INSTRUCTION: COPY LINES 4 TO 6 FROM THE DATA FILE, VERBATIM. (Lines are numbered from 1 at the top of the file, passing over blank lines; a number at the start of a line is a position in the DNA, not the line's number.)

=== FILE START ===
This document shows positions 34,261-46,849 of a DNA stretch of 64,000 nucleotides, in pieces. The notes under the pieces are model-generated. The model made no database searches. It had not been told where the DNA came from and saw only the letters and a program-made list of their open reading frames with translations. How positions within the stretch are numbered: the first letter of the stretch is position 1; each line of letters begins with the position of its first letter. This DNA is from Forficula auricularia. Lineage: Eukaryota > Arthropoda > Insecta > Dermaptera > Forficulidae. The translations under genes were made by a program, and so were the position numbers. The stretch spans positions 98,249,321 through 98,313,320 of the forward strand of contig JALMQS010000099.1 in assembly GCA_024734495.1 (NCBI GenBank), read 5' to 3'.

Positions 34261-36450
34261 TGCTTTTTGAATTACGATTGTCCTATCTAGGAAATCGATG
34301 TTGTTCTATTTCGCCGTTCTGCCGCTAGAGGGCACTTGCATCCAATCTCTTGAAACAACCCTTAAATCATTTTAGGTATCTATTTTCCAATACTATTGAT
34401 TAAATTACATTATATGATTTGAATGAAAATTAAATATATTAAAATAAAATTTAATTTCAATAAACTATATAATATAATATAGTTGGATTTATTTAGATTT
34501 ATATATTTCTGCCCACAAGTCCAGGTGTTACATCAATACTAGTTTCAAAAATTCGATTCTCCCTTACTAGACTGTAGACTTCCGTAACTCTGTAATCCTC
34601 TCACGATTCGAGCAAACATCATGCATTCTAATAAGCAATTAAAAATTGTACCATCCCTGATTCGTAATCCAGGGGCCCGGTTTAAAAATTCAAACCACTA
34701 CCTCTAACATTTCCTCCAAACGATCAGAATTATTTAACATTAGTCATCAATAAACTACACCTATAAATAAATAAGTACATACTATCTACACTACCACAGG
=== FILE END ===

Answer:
34301 TTGTTCTATTTCGCCGTTCTGCCGCTAGAGGGCACTTGCATCCAATCTCTTGAAACAACCCTTAAATCATTTTAGGTATCTATTTTCCAATACTATTGAT
34401 TAAATTACATTATATGATTTGAATGAAAATTAAATATATTAAAATAAAATTTAATTTCAATAAACTATATAATATAATATAGTTGGATTTATTTAGATTT
34501 ATATATTTCTGCCCACAAGTCCAGGTGTTACATCAATACTAGTTTCAAAAATTCGATTCTCCCTTACTAGACTGTAGACTTCCGTAACTCTGTAATCCTC